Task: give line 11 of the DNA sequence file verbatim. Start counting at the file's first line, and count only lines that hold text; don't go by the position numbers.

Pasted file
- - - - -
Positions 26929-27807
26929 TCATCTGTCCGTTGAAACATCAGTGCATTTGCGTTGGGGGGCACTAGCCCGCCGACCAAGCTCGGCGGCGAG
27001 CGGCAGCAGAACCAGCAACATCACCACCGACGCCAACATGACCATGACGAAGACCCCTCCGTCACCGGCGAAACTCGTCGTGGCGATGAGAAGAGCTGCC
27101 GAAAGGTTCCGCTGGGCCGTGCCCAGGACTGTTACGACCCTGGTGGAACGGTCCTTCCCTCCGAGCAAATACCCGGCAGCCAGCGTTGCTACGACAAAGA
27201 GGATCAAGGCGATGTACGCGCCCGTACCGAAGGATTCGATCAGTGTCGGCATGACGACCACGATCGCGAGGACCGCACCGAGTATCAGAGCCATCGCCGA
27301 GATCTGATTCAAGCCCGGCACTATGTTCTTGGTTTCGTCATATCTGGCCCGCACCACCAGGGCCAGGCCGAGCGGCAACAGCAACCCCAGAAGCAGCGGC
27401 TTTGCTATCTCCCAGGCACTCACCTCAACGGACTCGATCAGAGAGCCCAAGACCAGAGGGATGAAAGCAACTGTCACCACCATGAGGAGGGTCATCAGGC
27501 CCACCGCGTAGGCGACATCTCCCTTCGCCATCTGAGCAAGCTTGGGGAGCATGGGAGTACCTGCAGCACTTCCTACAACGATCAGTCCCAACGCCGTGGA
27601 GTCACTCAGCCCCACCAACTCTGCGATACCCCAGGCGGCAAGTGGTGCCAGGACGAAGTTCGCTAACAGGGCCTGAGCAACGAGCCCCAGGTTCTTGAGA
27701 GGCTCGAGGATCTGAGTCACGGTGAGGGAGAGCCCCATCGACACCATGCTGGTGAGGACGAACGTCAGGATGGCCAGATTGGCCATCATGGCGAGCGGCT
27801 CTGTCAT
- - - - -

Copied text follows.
27801 CTGTCAT